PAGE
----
A spokesperson for the Islamic State in Iraq and the Levant, also known as ISIS, announced on Sunday that the organisation has established a Caliphate State and inaugurated the organisation’s leader, Abu Bakr Al-Baghdadi Khalifa, to become “Caliph Ibrahim”.
In a statement released on the group’s website and Twitter accounts, Abu Muhammad Al-Adnani said the organisation had shortened its name to the Islamic State. The statement was translated into several languages and recorded in Arabic, according to the Irish Independent daily newspaper.
In the recording, Al-Adnani points out that Abu Bakr Al-Baghdadi’s real name is Ibrahim bin Awad bin Ibrahim bin Mohamed bin Ali Al-Husseini Al-Qurashi Al-Hashimi Al-Badri, before announcing him as “Caliph of Islam everywhere.”
The newspaper also quotes Al-Adnani as saying: “It is incumbent upon all Muslims to pledge allegiance to (him) and support him…The legality of all emirates, groups, states, and organisations, becomes null by the expansion of the khalifah’s authority and arrival of its troops to their areas.” Analysts are describing this as a direct challenge to Al-Qaeda.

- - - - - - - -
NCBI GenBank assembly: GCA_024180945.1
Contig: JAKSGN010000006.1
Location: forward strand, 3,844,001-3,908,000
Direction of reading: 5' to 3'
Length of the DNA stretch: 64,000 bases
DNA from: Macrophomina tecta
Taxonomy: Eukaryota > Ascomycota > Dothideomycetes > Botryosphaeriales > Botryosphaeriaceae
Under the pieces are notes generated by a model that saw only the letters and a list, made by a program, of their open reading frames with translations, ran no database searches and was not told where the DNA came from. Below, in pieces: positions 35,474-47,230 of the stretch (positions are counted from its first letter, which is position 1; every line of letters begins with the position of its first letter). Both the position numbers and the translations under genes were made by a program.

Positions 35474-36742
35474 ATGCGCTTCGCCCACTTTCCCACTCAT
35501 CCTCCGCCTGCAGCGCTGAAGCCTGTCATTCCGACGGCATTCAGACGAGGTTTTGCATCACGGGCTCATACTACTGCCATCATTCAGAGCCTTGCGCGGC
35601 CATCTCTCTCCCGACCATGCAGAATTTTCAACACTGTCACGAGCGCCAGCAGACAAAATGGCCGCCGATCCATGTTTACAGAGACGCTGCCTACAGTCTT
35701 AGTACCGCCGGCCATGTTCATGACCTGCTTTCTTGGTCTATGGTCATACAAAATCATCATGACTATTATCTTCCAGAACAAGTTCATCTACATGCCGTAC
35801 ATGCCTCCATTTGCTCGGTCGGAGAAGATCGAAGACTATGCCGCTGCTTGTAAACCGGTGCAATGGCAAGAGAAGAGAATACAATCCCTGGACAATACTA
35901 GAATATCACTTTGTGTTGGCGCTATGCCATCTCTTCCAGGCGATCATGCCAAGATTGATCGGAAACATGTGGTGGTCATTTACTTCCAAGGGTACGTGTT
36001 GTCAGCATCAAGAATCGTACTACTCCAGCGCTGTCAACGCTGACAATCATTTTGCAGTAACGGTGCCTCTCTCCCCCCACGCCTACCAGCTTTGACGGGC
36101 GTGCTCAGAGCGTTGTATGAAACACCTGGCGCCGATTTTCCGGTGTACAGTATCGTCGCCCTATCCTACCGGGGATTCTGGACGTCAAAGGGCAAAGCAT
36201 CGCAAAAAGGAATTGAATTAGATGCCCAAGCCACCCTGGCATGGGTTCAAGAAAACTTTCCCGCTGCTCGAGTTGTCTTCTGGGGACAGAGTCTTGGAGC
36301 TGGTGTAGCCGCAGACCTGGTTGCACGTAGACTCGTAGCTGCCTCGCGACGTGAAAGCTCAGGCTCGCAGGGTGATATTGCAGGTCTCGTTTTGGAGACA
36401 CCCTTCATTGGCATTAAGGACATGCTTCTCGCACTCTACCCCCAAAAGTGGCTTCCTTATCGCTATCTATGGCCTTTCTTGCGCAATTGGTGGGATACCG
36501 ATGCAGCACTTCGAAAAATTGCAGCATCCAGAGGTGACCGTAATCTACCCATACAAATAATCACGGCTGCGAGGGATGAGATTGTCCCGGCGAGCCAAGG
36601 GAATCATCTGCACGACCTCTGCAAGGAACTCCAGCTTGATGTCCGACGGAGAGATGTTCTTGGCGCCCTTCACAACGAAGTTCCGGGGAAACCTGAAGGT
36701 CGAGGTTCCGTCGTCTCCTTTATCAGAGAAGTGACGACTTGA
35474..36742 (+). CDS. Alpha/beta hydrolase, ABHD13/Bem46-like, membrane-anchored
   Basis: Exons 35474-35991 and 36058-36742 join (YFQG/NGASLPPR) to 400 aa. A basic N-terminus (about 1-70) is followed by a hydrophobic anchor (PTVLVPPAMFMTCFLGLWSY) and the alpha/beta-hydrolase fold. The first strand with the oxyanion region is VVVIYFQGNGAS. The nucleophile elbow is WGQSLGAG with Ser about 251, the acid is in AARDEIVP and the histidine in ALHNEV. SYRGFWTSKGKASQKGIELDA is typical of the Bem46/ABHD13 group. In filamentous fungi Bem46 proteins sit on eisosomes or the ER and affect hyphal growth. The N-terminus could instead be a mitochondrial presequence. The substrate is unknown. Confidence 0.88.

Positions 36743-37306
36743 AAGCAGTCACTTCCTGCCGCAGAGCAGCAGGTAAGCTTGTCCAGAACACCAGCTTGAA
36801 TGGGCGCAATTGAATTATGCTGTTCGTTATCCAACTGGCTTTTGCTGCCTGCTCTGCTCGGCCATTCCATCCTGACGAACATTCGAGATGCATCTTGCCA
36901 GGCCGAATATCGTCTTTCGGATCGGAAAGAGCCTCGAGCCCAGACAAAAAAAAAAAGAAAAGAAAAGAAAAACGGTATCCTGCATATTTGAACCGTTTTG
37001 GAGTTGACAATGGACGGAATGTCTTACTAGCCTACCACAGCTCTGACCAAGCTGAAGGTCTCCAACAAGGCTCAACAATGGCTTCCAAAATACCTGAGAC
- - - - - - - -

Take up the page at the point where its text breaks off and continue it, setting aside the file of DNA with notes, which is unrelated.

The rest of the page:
Since the beginning of the year, the Iraqi army has been engaged in fierce battles against ISIS fighters in the mostly Sunni dominated Anbar province, especially in the cities of Fallujah and Karmah, as well as some areas near Ramadi city.
During the past two weeks, Sunni groups led by ISIS militants also took control of several areas in northern and western Iraq. The organisation said that the areas that have fallen under ISIS control now comprise an “Islamic emirate”.
While Iraq’s beleaguered Prime Minister Nouri Al-Maliki describes the fighters as terrorists, many Sunnis say that what is happening in Iraq is a “Sunni revolt against Al-Maliki’s unjust and sectarian Shia government”. Sectarian acts of violence have resulted on all sides.